Nick Fillmore


The UN Climate Summit Will Benefit Corporations

Nick Fillmore | September 17, 2014 | Canada Politics
The expensive, one-day summit -- corporations are picking up a lot of the cost -- will be a self-serving exercise for both the UN and the corporations. UN Secretary-General Ban Ki-moon will issue meaningless platitudes. The invited government representatives will denounce global warming in general ways. And as usual, the culprits -- the air-choking corporations -- will not be named.
Linda A. Franklin

How Can Canada Help the Unemployed? Focus on Colleges

Linda A. Franklin | September 17, 2014 | Canada Business
With youth unemployment and underemployment remaining at stubbornly high levels, Canada must build on the success of its college system. In Ontario, one of the most significant changes that government can make is to expand the range of career-specific degree programs at colleges.
Bob Stammers


40 Year-Old Retirement Fund Virgin? Time to Get in on the Action

Bob Stammers | September 17, 2014 | Canada Business
Let's face it: many people work better on a deadline. This is the same mindset that leads perfectly reasonable adults to the conclusion that saving for retirement can wait until tomorrow, until they get a raise or have taken the next vacation, or until they turn 30, 35 or 40. If you are approaching 40 and have procrastinated, it's time for a gut check.
Dianne Saxe


Why These Beekeepers Filed a Class-Action Lawsuit

Dianne Saxe | September 17, 2014 | Canada Impact
Last week, Canadian beekeepers filed a class action lawsuit in Ontario Superior Court (Windsor) against two massive chemical companies, Bayer AG and Syngenta AG, for over $400 million in losses allegedly caused by neonicotinoid pesticides to Ontario bees. This is the first Canadian class action lawsuit filed for harm to bees caused by these widely used pesticides.
Terrance Oakey


How a Public Tendering System Will Cut Down Waste and Corruption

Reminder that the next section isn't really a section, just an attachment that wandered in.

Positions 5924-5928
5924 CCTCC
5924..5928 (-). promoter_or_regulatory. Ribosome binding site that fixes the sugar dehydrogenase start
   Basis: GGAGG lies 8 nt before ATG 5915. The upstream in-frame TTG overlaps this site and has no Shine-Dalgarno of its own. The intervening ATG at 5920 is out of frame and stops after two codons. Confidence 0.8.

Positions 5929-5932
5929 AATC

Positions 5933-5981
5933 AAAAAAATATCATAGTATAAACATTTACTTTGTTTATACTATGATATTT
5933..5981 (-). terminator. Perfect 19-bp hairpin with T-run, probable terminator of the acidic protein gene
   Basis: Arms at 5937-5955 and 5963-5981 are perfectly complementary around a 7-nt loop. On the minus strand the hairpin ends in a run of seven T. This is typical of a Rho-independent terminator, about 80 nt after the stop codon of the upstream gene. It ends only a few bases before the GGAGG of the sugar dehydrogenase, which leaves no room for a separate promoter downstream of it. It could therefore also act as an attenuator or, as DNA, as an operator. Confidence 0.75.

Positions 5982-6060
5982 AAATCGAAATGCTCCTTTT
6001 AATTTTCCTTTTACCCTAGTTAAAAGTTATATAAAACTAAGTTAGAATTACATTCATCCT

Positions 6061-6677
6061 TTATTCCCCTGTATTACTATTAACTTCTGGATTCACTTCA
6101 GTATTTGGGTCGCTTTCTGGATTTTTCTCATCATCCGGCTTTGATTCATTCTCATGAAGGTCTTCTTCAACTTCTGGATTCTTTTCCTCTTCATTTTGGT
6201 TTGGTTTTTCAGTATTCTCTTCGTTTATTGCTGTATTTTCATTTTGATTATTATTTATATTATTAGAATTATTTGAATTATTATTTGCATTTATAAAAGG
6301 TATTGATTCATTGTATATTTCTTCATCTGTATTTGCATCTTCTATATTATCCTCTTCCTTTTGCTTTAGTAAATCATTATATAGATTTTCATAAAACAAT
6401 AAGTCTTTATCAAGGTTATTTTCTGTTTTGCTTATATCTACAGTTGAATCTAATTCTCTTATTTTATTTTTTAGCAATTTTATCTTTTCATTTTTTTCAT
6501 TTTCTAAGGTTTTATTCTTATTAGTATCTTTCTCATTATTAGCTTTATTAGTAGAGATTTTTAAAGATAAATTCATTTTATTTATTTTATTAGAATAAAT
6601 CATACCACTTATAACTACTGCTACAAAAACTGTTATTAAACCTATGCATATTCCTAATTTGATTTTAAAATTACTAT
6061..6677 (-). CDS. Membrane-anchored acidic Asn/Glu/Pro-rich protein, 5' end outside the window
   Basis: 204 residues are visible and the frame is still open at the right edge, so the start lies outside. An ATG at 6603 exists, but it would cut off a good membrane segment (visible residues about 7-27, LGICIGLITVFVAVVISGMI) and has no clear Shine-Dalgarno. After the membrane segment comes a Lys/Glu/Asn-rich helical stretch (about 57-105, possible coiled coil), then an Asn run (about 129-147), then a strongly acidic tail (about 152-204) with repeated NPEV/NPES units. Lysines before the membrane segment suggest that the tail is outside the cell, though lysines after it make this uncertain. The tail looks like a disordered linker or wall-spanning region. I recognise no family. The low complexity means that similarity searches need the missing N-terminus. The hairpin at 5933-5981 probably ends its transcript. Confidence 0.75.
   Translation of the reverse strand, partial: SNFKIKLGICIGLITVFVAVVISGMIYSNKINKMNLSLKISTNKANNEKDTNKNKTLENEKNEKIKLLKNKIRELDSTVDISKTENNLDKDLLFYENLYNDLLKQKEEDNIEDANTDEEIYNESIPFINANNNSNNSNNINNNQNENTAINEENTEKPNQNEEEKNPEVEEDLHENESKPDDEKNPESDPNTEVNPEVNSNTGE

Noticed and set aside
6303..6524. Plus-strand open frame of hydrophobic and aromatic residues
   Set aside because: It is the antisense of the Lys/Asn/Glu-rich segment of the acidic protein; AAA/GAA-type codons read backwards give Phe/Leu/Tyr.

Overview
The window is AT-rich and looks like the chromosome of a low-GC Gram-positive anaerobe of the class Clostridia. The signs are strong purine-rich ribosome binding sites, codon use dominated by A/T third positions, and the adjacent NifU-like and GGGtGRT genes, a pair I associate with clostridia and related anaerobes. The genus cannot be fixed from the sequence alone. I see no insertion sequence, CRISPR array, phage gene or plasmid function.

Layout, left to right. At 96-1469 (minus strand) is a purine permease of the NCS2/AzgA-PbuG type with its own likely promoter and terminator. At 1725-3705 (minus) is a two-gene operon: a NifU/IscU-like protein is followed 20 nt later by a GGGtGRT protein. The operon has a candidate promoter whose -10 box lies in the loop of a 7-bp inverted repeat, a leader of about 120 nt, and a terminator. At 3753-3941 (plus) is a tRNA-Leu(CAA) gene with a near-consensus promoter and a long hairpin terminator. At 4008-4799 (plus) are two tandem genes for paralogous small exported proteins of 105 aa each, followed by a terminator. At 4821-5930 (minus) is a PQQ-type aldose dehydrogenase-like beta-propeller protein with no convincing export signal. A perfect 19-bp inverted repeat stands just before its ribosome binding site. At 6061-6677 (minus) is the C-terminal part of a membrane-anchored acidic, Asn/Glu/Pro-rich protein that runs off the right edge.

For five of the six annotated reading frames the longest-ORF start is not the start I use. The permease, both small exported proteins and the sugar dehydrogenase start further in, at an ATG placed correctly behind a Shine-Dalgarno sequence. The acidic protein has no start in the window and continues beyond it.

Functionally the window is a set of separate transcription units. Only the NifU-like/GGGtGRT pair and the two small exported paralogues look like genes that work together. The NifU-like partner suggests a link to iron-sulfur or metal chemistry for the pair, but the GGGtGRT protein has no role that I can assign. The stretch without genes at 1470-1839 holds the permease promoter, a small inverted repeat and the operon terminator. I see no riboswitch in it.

Terrance Oakey | September 16, 2014 | Canada Business
Allowing for more competition in public procurement would free up millions that could be reinvested in badly needed infrastructure projects and greatly reduce the risk of corruption inherent in a process that restricts bidding to a privileged few. Let the debate start now.
Michel Kelly-Gagnon


Don't Believe the Alarmist Talk About Forests

Michel Kelly-Gagnon | September 16, 2014 | Canada Business
Environmentalists paint a dire picture of our forests, whereas in fact, as my colleagues Jasmin Guénette and Pierre Desrochers recently demonstrated, they're actually doing rather well.
Leah Eichler


Be Kind When You Quit Your Job, You Just Might End Up Back There

Leah Eichler | September 16, 2014 | Canada Business
Leaving a job can often feel like a breakup. But what if that breakup is only a temporary? For many it is, and a study published this summer in Personnel Psychology, shows that "boomerang" employees, or workers who return to a company after leaving voluntarily, can comprise about 10 to 20 per cent of an organization's new hires.
Bill Bogart

Why Mexico's Ban on Advertising Food to Kids Might Not Work

Bill Bogart | September 16, 2014 | Canada Business
This summer Mexico put in place a ban of food advertising to children. The target is junk. Restricting advertising to children is good policy as one part of efforts to have our kids eat nutritiously right from the start. However, in this increasingly interconnected world it is harder and harder for any one society to effectively constrain such promotions.
Adam Moscoe


Shape Europe: Entrepreneurship, Innovation, and Pastries in Portugal

Adam Moscoe | September 15, 2014 | Canada Business
After attending the action-packed SHAPE North America in Detroit in June, I thought I knew what to expect when I arrived in Portugal's flavourful, festive capital. I expected that I would meet local agents of social change in Lisbon -- chief among them, the members of the Global Shapers Hub.
Andy Nulman


What I Learned This Week: Family Doesn't Always Come First

Andy Nulman | September 15, 2014 | Canada Business
"Family always wins...but doesn't always come first." Whatever decision has to be made, it should be with the ultimate goal of doing right by your family. And sometimes that means taking a tougher decision with a long-term view instead of an easier short-term, unequivocal yes.
All posts from 09.19.2014 < 09.18.2014